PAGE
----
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Most states require motorcycles to run lights day and night. Many cars now come with 'always on' daytime running lights. Because they make it easier to see the vehicle. As a motorist, I know it's easier to see bikes with lights and I tend to be aware of them sooner.

They won't ensure everyone will see you. And in some situations they are of very limited value. But they help, so I use them.

If you choose not to, I don't much care.
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Old 11-26-16, 07:08 PM   #22
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I've over-stayed my welcome on this subject with my immediate friends, family and fellow rider, but I'm still not satisfied with the answer because frankly, ...I haven't been given and answer.
OK, so having worn out your welcome elsewhere, you've come here for a fresh audience to wear out.

First of all, nobody owes you an answer for their personal decisions. However if pressed, they might simply say they don't see the case for using a light in daytime.

But, I'm sure that that won't satisfy you, just as helmet zealots can't understand why someone would go bare. Then there's mirrors, fenders, video recorders, and so on.

All sorts of things offer incremental improvement in safety, and each has fans and zealots, but that doesn't mean everyone has to be a fan.
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Old 11-26-16, 07:11 PM   #23
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We'll have to agree to disagree on this one. I think all blinking bike lights are annoying. I'm guessing I'm not the only one since they are illegal in Germany.
Not that I have any source to validate it, but I was told the same about Belgium and Netherlands when I was there, too. Did see blinky front lights during the day, though.
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Old 11-26-16, 07:16 PM   #24
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I run a rear blinking white/red LED light mounted on the seat post. Recharges via USB port and last well over a month of riding. Most of my fellow road riders do not run any lighting and I don't say anything to them other than "good ride".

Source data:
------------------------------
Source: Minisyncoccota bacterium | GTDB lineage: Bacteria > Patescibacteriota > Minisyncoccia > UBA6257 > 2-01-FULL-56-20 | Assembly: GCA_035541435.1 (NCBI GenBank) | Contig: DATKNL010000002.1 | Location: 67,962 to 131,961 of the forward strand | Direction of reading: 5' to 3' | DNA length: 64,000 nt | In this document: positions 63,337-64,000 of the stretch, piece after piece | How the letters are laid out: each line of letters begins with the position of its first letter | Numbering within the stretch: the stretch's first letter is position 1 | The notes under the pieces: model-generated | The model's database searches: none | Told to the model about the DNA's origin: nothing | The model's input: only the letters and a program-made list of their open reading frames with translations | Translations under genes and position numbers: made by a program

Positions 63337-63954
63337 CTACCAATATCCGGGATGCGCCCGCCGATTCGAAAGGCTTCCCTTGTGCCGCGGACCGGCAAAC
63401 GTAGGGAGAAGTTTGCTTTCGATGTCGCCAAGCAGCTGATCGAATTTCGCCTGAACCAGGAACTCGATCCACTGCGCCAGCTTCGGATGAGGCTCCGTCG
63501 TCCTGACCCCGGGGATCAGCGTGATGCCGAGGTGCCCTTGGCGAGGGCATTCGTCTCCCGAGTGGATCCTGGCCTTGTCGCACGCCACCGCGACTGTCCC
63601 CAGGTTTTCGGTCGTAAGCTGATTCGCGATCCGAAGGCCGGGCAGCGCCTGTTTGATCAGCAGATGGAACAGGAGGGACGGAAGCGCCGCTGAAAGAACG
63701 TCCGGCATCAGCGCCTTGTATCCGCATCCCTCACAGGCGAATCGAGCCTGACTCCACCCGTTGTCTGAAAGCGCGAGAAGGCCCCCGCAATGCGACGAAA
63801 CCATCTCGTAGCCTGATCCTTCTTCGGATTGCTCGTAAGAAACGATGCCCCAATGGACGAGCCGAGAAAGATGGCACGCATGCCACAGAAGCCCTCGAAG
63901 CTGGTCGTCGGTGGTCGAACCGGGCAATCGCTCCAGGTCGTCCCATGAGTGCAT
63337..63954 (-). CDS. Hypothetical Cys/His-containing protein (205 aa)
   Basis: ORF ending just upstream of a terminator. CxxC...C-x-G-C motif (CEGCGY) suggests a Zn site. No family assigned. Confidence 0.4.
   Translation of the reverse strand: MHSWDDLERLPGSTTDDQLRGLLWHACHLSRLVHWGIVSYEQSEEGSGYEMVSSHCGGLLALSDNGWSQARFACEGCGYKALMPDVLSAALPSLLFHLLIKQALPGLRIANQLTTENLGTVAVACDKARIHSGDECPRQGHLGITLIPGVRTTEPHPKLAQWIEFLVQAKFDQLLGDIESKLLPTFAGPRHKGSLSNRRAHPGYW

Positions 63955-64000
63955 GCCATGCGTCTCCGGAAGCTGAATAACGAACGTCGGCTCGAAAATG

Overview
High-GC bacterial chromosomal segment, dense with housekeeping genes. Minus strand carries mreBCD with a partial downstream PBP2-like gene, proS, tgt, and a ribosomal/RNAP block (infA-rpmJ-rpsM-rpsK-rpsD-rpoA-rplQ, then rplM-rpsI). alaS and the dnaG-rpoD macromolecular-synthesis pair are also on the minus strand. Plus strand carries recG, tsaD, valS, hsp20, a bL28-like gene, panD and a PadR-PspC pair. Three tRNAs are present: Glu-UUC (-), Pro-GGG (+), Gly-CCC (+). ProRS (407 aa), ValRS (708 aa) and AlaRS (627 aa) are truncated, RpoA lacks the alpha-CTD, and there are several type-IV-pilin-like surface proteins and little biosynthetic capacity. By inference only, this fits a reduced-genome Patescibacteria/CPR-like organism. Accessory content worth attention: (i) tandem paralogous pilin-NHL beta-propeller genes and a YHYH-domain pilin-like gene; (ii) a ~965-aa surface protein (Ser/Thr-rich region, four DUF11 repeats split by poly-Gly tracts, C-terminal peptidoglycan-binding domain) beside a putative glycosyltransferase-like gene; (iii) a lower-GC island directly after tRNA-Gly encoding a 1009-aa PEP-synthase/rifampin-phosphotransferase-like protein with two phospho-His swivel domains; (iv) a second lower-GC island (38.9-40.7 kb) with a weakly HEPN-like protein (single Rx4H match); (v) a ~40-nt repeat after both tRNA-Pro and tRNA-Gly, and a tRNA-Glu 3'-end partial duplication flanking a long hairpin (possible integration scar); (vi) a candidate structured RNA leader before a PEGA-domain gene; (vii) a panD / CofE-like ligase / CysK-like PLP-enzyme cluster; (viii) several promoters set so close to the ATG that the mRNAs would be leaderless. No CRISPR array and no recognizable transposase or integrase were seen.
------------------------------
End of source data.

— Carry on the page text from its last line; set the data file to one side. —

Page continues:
Even on my mtb, I use a low power red rear light so others can see which way I went if they are a bit too far behind. Works very well.
Lights, pedals, saddles and more are all subject to various opinions as to who is right/wrong, etc.
Let's talk about something we can agree on like politics or religion!
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Old 11-26-16, 07:50 PM   #25
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The ACP Rules of Brevets Randonneurs Mondiaux from 200 km to 1000 km Article 6 allows for a blinking tail light in addition to a steady light, although I think they are quite rare in actual practice.
There's a slight difference in translation. The rule in French Site officiel de l'Audax Club Parisien - Reglement des BRM Monde is

L’éclairage arrière totalement clignotant est interdit., whereas their translation is: At least one of the rear lights must be in a steady (rather than flashing) mode.

The two are logically equivalent however, there's a difference in emphasis. The French can be as sloppy as we are in their adverb placement. They might have meant: L’éclairage arrière clignotant est totalement interdit. This would make the brevet rule equivalent to that of PBP.

It's been a very long time since I was involved with the ACP brevet rules. I'm not familiar with the history of this rule nor its translation. Also, my concern was with PBP.